Apply the principle of conservation of mass to chemical reactions. i balance equations, given the formulas for reactants and products ii interpret balanced chemical equations in terms of conservation of matter and energy iii create and use models of particles to demonstrate balanced equations iv calculate simple mole-mole stoichiometry problems, given a balanced equation v determine the empirical formula from a molecular formula vi determine the mass of a given number of moles of a substance vii determine the molecular formula, given the empirical formula and the molecular mass viii calculate the formula mass and gram-formula mass ix determine the number of moles of a substance, given its mass


Use kinetic molecular theory (KMT) to explain rates of reactions and the relationships among temperature, pressure, and volume of a substance. i explain the gas laws in terms of KMT ii solve problems, using the combined gas laws iii convert temperatures in Celsius degrees (oC) to kelvins (K), and kelvins to Celsius degrees iv describe the concentration of particles and rates of opposing reactions in an equilibrium system v qualitatively describe the effect of stress on equilibrium, using LeChatelier?s principle vi use collision theory to explain how various factors, such as temperature, surface area, and concentration, influence the rate of reaction vii identify examples of physical equilibria as solution equilibrium and phase equilibrium, including the concept that a saturated solution is at equilibrium


Observe and describe transmission of various forms of energy. i distinguish between endothermic and exothermic reactions, using energy terms in a reaction equation, ?H, potential energy diagrams, or experimental data ii read and interpret potential energy diagrams: PE reactants, PE products, activation energy (with or without a catalyst), heat of reaction


Explain heat in terms of kinetic molecular theory. i distinguish between heat energy and temperature in terms of molecular motion and amount of matter ii explain phase change in terms of the changes in energy and intermolecular distances iii qualitatively interpret heating and cooling curves in terms of changes in kinetic and potential energy, heat of vaporization, heat of fusion, and phase changes iv calculate the heat involved in a phase or temperature change for a given sample of matter


Explain the benefits and risks of radioactivity. i calculate the initial amount, the fraction remaining, or the halflife of a radioactive isotope, given two of the three variables ii compare and contrast fission and fusion reactions iii complete nuclear equations; predict missing particles from nuclear equations iv identify specific uses of some common radioisotopes, such as I-131 in diagnosing and treating thyroid disorders, C-14 to C-12 ratio in dating once-living organisms, U-238 to Pb-206 ratio in dating geological formations, and Co-60 in treating cancer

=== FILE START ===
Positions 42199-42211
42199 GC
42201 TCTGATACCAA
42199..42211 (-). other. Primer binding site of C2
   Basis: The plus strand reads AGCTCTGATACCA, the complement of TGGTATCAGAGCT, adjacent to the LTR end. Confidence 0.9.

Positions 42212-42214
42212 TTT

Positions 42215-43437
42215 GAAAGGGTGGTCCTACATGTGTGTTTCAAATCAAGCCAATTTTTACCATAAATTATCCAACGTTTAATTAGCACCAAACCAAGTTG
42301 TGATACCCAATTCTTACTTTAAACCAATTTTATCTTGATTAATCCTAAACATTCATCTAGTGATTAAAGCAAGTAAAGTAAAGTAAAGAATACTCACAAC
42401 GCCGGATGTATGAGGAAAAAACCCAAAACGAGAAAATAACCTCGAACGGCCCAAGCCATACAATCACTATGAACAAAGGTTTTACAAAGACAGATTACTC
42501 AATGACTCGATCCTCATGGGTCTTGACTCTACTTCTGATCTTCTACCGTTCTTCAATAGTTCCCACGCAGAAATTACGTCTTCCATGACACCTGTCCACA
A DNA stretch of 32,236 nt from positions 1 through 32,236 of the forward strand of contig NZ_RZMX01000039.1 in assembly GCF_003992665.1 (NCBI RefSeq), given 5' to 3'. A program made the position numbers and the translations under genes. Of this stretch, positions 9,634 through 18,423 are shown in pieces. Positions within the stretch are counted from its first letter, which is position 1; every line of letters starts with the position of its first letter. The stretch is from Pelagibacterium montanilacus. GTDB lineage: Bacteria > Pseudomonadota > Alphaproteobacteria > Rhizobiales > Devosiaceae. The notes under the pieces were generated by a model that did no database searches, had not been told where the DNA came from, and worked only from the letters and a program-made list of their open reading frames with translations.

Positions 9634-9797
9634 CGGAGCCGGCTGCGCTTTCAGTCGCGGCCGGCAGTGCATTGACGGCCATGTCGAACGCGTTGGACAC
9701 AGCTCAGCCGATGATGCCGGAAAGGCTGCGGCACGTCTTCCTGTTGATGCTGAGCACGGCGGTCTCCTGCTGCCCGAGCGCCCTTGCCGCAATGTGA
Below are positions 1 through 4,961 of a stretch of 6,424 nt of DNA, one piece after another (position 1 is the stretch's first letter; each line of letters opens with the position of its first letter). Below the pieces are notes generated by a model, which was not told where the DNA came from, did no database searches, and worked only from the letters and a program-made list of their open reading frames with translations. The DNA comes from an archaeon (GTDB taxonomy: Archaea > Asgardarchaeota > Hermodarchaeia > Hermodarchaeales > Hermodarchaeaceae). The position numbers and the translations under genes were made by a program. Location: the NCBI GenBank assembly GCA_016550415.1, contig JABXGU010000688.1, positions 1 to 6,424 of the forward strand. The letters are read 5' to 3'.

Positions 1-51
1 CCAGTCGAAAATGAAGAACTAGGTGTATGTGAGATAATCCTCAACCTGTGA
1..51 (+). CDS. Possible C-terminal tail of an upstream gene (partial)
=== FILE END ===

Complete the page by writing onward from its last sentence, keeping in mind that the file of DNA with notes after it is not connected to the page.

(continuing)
Students will explain chemical bonding in terms of the behavior of electrons. i demonstrate bonding concepts, using Lewis dot structures representing valence electrons: ? transferred (ionic bonding) ? shared (covalent bonding) ? in a stable octet ii compare the physical properties of substances based on chemical bonds and intermolecular forces, e.g., conductivity, malleability, solubility, hardness, melting point, and boiling point iii explain vapor pressure, evaporation rate, and phase changes in terms of intermolecular forces iv determine the noble gas configuration an atom will achieve by bonding v distinguish between nonpolar covalent bonds (two of the same nonmetals) and polar covalent bonds


Explain complex phenomena, such as tides, variations in day length, solar insolation, apparent motion of the planets, and annual traverse of the constellations.


Describe current theories about the origin of the universe and solar system.


Use the concepts of density and heat energy to explain observations of weather patterns, seasonal changes, and the movements of Earth?s plates.


Explain how incoming solar radiation, ocean currents, and land masses affect weather and climate.


Explain the properties of materials in terms of the arrangement and properties of the atoms that compose them.


Elaborate on basic scientific and personal explanations of natural phenomena, and develop extended visual models and mathematical formulations to represent one?s thinking.